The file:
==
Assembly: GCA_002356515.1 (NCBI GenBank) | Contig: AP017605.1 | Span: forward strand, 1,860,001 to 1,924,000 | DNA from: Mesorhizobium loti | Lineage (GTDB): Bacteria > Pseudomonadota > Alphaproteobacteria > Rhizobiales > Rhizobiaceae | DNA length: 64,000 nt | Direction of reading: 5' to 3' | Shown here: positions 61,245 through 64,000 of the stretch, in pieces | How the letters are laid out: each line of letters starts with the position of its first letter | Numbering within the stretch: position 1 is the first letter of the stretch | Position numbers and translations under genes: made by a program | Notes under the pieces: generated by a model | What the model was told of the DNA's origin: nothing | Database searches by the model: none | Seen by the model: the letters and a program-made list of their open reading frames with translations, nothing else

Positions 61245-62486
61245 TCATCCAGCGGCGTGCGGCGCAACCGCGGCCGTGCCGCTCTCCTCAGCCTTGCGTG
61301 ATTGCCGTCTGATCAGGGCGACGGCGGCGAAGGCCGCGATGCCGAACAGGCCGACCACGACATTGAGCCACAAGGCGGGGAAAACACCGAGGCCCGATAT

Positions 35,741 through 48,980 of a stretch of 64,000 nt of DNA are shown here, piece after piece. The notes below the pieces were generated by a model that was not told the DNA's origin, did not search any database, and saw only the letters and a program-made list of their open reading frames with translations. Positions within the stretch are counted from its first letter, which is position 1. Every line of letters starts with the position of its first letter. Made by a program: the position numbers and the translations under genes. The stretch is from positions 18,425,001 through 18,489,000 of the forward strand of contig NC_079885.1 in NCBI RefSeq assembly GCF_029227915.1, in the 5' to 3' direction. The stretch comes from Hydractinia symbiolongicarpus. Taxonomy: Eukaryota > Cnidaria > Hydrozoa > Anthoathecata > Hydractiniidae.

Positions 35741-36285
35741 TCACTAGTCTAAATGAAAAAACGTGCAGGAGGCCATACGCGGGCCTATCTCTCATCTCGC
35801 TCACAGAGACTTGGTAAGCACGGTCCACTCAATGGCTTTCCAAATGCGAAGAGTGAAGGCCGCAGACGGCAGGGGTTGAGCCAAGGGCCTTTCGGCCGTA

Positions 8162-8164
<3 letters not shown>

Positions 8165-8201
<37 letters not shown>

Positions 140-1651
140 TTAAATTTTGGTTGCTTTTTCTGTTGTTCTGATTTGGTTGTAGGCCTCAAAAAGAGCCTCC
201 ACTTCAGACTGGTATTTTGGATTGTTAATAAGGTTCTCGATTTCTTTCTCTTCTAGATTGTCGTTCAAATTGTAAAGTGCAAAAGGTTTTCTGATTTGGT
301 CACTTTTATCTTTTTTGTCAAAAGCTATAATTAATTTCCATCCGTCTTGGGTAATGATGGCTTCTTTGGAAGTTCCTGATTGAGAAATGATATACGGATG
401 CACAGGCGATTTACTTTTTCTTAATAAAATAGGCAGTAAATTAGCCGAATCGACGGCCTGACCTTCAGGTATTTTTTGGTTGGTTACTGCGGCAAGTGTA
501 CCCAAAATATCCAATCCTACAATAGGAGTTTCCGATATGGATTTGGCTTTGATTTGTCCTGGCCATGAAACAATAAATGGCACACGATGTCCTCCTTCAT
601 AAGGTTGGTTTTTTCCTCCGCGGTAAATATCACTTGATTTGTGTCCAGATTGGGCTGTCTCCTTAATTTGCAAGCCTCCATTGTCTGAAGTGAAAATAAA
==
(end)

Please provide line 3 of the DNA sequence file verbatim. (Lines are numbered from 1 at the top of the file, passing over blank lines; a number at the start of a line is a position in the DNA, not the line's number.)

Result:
61245 TCATCCAGCGGCGTGCGGCGCAACCGCGGCCGTGCCGCTCTCCTCAGCCTTGCGTG